I was watching a documentary a while back that shared an interesting reality: People alive today clean their houses just as many hours as they did back before modern technology (vacuum cleaners, etc.) was available. The only difference? Our houses are cleaner.
On one hand, that’s nice, isn’t it? Living in a clean home certainly has its benefits.
But on the other hand, what gives? We find more efficient ways to clean, and our response is not to enjoy the extra free time that spares us but to raise the bar for what a “clean” house is? Wow.
I see that a lot with new tech. Advances are supposed to help us, make life better, easier. But what do we do with that easier life? We simply readjust the challenge ratings. No one really wins.
At this point in my life, I’ve been in dozens of immaculate homes where the hosts apologize profusely for how it looks. Because in their own minds, the incredibly clean home I’m visiting is not clean enough. It never will be. That’s how it works.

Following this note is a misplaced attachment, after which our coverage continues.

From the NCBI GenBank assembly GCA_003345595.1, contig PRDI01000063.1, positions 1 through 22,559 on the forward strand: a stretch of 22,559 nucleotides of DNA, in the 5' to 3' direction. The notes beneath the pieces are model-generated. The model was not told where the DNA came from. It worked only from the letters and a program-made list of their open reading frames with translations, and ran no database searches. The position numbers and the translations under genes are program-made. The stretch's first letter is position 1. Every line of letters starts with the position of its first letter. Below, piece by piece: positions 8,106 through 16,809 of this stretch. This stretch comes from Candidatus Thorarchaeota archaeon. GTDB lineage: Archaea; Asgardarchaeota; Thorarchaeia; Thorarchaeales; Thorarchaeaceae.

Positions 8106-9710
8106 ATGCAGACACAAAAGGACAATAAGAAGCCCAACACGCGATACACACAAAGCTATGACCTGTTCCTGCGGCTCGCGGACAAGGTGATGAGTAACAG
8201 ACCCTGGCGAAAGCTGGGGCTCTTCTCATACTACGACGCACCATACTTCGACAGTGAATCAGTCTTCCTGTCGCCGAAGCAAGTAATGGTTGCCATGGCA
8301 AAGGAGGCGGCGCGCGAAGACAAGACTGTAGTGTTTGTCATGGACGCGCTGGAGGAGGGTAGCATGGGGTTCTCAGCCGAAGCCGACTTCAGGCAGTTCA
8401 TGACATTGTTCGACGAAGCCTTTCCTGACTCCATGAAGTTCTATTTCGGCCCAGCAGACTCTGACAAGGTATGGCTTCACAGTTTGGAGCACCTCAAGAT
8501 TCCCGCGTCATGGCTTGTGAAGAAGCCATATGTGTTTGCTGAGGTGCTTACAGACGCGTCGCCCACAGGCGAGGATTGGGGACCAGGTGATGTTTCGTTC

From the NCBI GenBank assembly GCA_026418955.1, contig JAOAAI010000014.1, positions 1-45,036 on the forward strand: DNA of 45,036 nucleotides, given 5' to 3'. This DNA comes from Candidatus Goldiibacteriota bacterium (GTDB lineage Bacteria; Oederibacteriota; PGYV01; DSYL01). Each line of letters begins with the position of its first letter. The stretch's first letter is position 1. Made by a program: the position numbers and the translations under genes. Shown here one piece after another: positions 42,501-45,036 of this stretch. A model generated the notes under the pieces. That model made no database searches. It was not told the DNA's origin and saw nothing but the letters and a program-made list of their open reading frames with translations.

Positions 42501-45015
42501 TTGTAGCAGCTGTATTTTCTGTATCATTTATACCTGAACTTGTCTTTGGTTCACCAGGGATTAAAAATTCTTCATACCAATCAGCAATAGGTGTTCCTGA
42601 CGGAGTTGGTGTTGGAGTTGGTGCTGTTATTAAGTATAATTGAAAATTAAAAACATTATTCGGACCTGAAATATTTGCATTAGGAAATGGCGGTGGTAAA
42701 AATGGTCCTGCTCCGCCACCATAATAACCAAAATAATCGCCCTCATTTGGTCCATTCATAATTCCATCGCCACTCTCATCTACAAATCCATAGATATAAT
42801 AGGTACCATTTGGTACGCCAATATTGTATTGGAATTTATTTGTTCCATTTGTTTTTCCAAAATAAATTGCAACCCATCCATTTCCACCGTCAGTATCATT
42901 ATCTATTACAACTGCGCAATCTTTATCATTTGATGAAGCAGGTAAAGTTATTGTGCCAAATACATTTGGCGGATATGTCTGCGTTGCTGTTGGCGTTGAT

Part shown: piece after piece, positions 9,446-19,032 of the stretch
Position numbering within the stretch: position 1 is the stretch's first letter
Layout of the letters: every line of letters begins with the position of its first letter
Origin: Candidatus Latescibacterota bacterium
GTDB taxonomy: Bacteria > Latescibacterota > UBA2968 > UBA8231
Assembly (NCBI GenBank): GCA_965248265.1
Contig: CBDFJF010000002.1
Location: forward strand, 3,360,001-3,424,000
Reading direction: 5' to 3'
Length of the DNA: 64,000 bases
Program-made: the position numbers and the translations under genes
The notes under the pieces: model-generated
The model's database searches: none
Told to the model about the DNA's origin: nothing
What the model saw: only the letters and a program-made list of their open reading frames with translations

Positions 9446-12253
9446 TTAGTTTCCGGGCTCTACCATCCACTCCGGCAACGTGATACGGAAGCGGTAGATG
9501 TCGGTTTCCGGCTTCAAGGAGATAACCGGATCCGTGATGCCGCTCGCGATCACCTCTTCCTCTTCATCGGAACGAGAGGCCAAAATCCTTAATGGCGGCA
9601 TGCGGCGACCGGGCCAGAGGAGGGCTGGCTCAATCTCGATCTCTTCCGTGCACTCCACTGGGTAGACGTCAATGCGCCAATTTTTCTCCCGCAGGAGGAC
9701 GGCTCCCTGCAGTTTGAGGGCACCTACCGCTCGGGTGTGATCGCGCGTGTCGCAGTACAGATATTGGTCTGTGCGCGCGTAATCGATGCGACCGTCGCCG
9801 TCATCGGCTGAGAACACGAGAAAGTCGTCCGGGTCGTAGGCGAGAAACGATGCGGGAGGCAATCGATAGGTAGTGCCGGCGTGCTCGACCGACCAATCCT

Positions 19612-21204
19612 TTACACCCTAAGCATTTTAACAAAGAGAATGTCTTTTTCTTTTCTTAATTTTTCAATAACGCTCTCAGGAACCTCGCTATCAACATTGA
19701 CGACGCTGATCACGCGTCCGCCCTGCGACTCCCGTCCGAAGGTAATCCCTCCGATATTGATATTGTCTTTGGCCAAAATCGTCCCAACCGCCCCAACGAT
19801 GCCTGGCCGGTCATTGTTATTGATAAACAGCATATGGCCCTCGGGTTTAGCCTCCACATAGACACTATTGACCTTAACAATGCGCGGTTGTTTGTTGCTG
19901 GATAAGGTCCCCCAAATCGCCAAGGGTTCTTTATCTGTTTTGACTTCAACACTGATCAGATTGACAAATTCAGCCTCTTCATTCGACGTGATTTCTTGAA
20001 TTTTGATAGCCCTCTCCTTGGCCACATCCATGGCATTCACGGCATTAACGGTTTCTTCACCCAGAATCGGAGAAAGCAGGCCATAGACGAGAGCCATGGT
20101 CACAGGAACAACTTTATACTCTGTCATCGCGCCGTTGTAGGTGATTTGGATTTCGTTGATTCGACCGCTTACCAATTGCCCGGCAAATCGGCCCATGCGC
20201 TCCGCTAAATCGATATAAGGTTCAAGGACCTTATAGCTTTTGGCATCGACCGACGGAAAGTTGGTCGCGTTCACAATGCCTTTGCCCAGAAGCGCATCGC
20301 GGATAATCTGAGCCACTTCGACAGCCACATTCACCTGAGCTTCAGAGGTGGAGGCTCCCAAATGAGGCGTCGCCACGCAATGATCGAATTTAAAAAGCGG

And not just with vacuum cleaners either.
We think of modern tech as big timesavers. Heck, half the stuff out there explicitly calls itself “productivity tools.” And that sounds great, doesn’t it? We all want to be more productive, don’t we? Especially if it doesn’t come with a lot of hassle. It would be great to be able to do just a bit more. To best our past selves, yeah?
But these days I’ve started seeing these sorts of pitches, and I find myself wondering — will I really really be more productive? Or is this some kind of insidious trap? Will I find myself one day having raised the bar so high it’s like this new tech doesn’t exist?
Shouldn’t there be a point where it’s enough to live a good life, even if you haven’t squeezed every last drop out of it that you can?